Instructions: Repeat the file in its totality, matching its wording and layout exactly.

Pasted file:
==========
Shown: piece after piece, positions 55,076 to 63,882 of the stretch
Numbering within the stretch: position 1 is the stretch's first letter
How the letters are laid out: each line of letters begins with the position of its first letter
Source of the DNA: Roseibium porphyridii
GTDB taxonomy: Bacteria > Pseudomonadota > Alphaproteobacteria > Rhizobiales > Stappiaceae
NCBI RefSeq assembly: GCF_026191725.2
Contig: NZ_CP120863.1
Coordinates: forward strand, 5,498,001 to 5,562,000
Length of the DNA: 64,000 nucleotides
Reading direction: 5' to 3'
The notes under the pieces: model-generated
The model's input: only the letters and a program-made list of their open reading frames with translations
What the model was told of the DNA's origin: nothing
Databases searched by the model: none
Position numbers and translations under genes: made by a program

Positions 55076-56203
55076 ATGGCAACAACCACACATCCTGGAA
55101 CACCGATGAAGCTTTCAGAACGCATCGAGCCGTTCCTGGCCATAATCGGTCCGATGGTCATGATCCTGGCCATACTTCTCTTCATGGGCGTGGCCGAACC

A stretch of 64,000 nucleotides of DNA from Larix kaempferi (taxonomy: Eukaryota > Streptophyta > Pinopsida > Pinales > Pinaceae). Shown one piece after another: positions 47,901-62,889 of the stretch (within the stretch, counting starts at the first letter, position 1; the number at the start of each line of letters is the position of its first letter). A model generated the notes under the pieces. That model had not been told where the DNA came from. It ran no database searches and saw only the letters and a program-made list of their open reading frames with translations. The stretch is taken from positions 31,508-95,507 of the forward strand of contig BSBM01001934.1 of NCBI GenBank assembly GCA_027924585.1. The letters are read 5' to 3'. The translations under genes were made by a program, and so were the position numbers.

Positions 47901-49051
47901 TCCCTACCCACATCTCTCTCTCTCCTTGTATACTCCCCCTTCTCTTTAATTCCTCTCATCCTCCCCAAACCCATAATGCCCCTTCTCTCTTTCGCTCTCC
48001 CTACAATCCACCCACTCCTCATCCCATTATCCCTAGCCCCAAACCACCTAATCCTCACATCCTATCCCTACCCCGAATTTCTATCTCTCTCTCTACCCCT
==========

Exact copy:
Shown: piece after piece, positions 55,076 to 63,882 of the stretch
Numbering within the stretch: position 1 is the stretch's first letter
How the letters are laid out: each line of letters begins with the position of its first letter
Source of the DNA: Roseibium porphyridii
GTDB taxonomy: Bacteria > Pseudomonadota > Alphaproteobacteria > Rhizobiales > Stappiaceae
NCBI RefSeq assembly: GCF_026191725.2
Contig: NZ_CP120863.1
Coordinates: forward strand, 5,498,001 to 5,562,000
Length of the DNA: 64,000 nucleotides
Reading direction: 5' to 3'
The notes under the pieces: model-generated
The model's input: only the letters and a program-made list of their open reading frames with translations
What the model was told of the DNA's origin: nothing
Databases searched by the model: none
Position numbers and translations under genes: made by a program

Positions 55076-56203
55076 ATGGCAACAACCACACATCCTGGAA
55101 CACCGATGAAGCTTTCAGAACGCATCGAGCCGTTCCTGGCCATAATCGGTCCGATGGTCATGATCCTGGCCATACTTCTCTTCATGGGCGTGGCCGAACC

A stretch of 64,000 nucleotides of DNA from Larix kaempferi (taxonomy: Eukaryota > Streptophyta > Pinopsida > Pinales > Pinaceae). Shown one piece after another: positions 47,901-62,889 of the stretch (within the stretch, counting starts at the first letter, position 1; the number at the start of each line of letters is the position of its first letter). A model generated the notes under the pieces. That model had not been told where the DNA came from. It ran no database searches and saw only the letters and a program-made list of their open reading frames with translations. The stretch is taken from positions 31,508-95,507 of the forward strand of contig BSBM01001934.1 of NCBI GenBank assembly GCA_027924585.1. The letters are read 5' to 3'. The translations under genes were made by a program, and so were the position numbers.

Positions 47901-49051
47901 TCCCTACCCACATCTCTCTCTCTCCTTGTATACTCCCCCTTCTCTTTAATTCCTCTCATCCTCCCCAAACCCATAATGCCCCTTCTCTCTTTCGCTCTCC
48001 CTACAATCCACCCACTCCTCATCCCATTATCCCTAGCCCCAAACCACCTAATCCTCACATCCTATCCCTACCCCGAATTTCTATCTCTCTCTCTACCCCT